Quarantine can make it feel like your walls are closing in on you, regardless of the size of your space. However, if you have a small room that you’d like to make look—and feel—larger, there are a few design tricks that can make a big difference. To help us optimize even the tiniest of spaces, we reached out to interior designers—and sisters—Rachel Anderson and Natalie Roe of March + May Design in Mobile, Alabama, for advice. Here, they share the elements that will create the illusion of expanded space, from paying attention to the scale of your furniture to selecting the right paint colors.

Let the natural light in. One of the best ways to achieve expansiveness in a room is to allow for as much natural light as possible. “We choose window coverings such as drapes or roman shades versus directional blinds or plantation shutters for this reason,” Roe says. If you’re going with drapes, make sure they are mounted close to the crown or at least between the top of the window and the crown, and mount the brackets far enough away from the window to ensure that when the drapes are open they do not block the window. This gives the illusion of a larger window and a higher space. If natural light is limited, lamps and accent lights on art goes a long way to opening up a space.

Choose light and airy hues. When selecting your paint color, opt for a white or shade on the cooler side of the spectrum, as these hues naturally make a room feel bigger. It can also help to incorporate your chosen hue beyond the confines of the particular small area. “When you keep paint colors consistent from small room to room, it also makes spaces flow and suggests a connectedness that can trick your brain into relating the spaces as one,” Roe shares.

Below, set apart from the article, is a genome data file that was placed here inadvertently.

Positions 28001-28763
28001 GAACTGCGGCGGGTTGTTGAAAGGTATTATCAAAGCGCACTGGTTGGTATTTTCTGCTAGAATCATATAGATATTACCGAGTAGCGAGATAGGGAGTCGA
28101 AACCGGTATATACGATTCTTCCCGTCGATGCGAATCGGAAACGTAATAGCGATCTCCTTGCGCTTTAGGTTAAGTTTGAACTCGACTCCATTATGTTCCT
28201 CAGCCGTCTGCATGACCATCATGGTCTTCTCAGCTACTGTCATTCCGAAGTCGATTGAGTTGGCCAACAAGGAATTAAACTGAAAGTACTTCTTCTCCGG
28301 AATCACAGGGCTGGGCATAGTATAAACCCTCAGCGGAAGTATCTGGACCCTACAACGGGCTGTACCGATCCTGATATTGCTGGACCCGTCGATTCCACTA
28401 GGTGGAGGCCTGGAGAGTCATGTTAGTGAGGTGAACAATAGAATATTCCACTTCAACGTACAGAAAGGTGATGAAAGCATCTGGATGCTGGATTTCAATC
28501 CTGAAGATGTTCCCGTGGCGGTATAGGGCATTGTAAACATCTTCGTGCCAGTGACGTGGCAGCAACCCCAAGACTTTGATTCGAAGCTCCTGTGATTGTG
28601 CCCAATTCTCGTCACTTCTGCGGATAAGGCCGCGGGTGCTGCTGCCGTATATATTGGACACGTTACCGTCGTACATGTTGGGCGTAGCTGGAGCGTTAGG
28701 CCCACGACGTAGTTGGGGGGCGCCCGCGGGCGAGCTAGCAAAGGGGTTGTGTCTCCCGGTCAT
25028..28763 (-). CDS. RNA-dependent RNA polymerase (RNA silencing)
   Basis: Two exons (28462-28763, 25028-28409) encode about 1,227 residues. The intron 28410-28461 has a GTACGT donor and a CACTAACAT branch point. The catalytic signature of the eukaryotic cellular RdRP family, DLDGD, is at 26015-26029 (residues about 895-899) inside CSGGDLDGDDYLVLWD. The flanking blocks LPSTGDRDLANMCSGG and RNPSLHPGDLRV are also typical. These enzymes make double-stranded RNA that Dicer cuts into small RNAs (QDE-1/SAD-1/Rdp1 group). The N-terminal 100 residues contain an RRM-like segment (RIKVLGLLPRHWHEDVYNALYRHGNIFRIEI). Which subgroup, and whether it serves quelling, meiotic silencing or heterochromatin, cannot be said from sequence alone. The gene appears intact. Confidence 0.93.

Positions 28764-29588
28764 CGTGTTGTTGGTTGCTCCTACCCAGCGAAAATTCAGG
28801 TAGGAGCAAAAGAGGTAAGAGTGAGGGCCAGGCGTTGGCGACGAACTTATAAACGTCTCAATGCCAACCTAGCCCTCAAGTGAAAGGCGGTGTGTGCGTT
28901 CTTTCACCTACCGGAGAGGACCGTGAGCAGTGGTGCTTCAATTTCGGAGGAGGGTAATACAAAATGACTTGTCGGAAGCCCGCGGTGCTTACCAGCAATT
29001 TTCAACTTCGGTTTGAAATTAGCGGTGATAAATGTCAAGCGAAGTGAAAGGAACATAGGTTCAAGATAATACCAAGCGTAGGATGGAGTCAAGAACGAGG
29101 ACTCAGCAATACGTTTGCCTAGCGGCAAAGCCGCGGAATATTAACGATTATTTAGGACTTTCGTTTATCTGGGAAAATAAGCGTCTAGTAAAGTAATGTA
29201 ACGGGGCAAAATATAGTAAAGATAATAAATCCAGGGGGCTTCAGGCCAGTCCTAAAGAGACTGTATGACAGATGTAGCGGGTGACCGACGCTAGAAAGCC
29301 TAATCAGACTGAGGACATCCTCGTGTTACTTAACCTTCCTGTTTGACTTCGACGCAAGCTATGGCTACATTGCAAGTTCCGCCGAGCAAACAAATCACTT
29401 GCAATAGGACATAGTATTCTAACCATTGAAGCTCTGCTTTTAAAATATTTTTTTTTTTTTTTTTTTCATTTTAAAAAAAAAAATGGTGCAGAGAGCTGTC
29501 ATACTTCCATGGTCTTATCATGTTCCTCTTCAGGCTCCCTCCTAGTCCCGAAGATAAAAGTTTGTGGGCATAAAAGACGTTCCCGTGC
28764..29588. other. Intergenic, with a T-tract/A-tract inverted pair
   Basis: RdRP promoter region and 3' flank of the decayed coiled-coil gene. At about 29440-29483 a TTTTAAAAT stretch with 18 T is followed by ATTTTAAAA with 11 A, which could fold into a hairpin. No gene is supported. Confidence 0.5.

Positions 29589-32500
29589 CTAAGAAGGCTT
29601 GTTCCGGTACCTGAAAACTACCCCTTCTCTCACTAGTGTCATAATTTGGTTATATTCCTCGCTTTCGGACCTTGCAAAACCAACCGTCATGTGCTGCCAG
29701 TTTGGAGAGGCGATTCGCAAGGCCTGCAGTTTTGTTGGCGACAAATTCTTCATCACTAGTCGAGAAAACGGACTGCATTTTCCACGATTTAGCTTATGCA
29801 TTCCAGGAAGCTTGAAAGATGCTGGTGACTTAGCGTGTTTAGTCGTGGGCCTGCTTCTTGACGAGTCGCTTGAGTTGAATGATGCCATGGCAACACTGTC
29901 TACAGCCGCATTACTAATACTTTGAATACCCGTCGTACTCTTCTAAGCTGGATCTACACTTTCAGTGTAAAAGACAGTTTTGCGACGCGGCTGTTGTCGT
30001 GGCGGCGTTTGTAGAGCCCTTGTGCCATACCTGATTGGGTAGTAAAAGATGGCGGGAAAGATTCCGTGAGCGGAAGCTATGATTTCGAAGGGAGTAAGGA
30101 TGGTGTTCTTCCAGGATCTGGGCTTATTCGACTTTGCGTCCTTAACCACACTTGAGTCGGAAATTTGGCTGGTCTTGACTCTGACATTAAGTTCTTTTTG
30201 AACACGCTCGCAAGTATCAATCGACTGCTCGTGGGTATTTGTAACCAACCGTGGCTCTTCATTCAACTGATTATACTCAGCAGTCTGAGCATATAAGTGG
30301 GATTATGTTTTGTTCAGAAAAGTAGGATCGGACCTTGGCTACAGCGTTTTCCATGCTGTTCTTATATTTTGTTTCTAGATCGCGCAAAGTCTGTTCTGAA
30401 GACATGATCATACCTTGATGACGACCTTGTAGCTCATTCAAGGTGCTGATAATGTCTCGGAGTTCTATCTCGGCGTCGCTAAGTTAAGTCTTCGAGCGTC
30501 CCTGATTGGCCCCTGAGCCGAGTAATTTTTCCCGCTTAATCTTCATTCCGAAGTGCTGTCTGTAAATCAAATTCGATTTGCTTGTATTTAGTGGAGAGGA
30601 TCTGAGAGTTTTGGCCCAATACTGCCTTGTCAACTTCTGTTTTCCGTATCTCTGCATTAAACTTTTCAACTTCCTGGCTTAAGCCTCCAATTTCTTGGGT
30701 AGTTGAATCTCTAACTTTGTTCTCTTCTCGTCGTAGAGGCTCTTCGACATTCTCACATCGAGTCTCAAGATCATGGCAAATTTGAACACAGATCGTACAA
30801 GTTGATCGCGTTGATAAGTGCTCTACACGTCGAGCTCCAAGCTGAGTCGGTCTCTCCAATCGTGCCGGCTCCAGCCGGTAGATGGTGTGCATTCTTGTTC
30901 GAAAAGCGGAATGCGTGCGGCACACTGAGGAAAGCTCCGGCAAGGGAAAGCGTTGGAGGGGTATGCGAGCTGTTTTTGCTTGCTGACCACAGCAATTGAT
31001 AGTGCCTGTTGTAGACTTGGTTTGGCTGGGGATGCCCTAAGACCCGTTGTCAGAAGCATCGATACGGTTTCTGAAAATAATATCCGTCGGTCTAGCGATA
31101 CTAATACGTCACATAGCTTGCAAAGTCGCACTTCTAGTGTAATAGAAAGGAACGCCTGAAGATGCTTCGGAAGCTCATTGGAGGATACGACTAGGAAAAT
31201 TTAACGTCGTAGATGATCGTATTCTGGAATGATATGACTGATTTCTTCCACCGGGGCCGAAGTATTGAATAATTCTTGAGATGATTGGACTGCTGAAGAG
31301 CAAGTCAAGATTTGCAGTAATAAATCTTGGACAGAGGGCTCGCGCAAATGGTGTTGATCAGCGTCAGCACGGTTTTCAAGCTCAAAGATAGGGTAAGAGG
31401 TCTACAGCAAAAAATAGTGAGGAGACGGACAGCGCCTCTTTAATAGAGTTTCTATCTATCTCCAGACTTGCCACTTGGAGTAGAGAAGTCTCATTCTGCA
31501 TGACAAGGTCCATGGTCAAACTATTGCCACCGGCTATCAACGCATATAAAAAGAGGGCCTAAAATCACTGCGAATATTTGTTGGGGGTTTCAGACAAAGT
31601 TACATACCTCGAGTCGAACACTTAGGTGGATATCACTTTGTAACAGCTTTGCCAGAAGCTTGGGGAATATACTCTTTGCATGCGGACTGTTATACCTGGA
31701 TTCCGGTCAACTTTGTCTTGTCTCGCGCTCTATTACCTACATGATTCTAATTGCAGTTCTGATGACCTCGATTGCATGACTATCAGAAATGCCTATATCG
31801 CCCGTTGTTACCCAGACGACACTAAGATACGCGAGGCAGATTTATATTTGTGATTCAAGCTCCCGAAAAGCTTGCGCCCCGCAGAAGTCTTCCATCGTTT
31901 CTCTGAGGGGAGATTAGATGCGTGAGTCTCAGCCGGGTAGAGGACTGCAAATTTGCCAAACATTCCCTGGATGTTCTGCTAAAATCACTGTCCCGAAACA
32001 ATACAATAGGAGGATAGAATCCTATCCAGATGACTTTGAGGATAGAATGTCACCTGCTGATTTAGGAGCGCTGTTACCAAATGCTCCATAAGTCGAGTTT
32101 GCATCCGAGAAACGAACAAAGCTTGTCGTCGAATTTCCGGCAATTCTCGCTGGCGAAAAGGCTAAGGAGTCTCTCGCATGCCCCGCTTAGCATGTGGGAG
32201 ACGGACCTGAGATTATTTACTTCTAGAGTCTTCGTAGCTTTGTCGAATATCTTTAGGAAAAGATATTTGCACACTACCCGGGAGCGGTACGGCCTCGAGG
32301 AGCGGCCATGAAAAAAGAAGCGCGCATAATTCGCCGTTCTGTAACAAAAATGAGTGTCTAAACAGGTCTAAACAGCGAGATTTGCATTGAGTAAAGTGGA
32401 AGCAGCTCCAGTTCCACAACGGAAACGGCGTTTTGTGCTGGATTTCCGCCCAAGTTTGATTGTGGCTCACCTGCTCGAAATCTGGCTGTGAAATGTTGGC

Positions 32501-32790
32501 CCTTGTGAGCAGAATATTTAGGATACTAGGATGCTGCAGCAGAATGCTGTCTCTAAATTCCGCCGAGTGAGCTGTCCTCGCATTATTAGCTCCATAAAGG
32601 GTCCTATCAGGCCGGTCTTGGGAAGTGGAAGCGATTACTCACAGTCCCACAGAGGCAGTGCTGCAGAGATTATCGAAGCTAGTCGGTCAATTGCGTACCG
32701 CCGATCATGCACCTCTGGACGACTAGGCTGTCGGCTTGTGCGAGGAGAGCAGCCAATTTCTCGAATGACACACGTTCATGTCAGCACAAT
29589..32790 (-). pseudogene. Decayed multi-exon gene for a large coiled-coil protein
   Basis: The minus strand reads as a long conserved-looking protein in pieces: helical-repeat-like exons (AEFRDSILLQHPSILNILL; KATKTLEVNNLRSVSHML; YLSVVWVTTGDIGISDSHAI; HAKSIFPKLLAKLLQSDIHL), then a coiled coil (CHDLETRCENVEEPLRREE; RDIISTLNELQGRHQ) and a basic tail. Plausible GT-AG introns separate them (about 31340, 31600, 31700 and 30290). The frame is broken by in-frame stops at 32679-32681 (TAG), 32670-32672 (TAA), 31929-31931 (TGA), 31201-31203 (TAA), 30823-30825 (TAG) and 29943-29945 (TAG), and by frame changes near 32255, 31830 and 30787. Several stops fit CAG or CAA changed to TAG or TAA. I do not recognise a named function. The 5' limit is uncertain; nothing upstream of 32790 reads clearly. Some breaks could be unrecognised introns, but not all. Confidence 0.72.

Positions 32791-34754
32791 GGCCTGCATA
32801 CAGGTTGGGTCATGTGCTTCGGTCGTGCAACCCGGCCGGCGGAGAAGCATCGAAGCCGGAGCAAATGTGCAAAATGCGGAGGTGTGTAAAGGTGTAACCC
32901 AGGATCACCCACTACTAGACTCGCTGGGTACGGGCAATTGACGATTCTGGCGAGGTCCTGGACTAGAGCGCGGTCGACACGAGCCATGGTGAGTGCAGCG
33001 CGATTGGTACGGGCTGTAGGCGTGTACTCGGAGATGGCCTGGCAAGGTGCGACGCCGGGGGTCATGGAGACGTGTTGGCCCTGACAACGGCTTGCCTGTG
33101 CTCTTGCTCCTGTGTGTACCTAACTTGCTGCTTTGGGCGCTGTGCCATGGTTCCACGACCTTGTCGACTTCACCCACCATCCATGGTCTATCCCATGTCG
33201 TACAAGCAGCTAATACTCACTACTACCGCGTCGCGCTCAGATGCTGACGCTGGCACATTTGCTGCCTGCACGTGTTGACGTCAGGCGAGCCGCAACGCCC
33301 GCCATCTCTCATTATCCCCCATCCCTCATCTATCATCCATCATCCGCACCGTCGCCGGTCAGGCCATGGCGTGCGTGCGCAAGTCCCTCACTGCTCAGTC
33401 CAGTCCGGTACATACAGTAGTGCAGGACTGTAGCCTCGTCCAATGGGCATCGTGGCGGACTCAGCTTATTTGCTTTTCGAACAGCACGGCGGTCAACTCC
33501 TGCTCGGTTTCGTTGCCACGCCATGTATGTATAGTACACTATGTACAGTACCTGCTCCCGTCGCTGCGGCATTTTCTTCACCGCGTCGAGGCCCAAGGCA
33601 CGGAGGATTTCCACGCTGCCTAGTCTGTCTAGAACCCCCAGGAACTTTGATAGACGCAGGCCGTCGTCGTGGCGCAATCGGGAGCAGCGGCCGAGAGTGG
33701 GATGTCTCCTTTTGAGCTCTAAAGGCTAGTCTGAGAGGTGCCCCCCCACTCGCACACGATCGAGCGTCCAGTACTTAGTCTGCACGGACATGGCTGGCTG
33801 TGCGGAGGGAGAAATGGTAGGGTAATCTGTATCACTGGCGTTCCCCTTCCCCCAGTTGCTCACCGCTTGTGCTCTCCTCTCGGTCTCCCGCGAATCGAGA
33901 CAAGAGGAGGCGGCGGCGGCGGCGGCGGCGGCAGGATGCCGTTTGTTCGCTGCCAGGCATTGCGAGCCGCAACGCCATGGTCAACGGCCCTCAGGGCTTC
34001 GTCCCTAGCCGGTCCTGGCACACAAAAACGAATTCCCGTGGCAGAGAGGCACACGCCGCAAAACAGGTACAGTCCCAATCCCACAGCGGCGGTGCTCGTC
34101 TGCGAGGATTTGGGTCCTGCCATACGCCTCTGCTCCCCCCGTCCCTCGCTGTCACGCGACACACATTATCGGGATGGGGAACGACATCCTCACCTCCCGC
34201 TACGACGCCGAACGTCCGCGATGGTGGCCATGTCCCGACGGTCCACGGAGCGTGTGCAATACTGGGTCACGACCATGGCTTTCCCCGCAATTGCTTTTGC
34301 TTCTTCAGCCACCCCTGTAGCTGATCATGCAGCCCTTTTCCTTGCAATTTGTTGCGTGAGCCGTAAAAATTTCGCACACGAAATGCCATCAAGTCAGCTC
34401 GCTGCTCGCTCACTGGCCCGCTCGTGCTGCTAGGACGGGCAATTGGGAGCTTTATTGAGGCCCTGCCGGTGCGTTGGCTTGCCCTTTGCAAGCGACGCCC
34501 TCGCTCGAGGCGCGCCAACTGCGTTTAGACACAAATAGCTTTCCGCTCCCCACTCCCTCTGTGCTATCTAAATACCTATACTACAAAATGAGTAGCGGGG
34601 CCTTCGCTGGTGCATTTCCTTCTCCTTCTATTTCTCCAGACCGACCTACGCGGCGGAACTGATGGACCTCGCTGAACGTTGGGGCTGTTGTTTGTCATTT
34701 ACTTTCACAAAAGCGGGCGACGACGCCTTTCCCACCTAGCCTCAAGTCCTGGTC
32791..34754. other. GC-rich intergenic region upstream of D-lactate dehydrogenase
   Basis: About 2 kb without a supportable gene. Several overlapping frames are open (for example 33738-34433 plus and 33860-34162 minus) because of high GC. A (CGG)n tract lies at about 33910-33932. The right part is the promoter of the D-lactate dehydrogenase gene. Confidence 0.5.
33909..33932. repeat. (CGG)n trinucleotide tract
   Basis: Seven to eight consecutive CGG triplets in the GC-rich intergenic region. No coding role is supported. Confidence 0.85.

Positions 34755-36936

Take furniture scale into consideration. Both sisters recommend opting for more petite pieces that won’t overwhelm a small space. (It’s perhaps worth noting that they are not usually fans of over-stuffed furnishings in any space, noting that furniture can be streamlined while also being very comfortable.) They also suggest investing in open framework or furnishings made of soft natural materials, such as rattan or bamboo. “Anything that lets your eye pass through helps a space feel bigger,” Roe says.

Remember that appropriately sized area rugs and accessories are key. Simply put, if you choose a rug that fits the room, it can make all the difference. A good way to determine whether your floor covering is properly sized is if you can put the front legs—or, better yet, all legs—of the furniture on the rug. Additionally, side tables and lamps that don’t feel tiny can help to make the room feel nicely proportional, in addition to grounding a space.

Make your ceilings work for you. According to Anderson, if you have a high ceiling, adding an accent such as beams, wood paneling, or planks can draw the eye up to emphasize the grandness of the space. However, if you have low ceilings to contend with, she recommends simply applying a light paint color so the size expands rather than contracts.

Use statement lighting. Many think chandeliers are only appropriate in a large room, but our experts assert that they can work magic in smaller spaces—assuming your fixture is the right size. The formula, Anderson explains, involves taking the width and length of the room, adding them together, and rounding up to find the ideal chandelier size. For example, 18’ long + 15’ wide = 33. So, a 33-inch-diameter chandelier at the minimum will likely feel proportional. That said, Anderson generally thinks bigger is better, so if you really want to make a stylish statement, a 36-inch chandelier might be even more impactful.

Photography by Jeff Tesney. TSG Tip 376 from Rachel Anderson and Natalie Roe of March + May Design in Mobile, Alabama. March + May Design is featured in The Scout Guide Mobile Bay.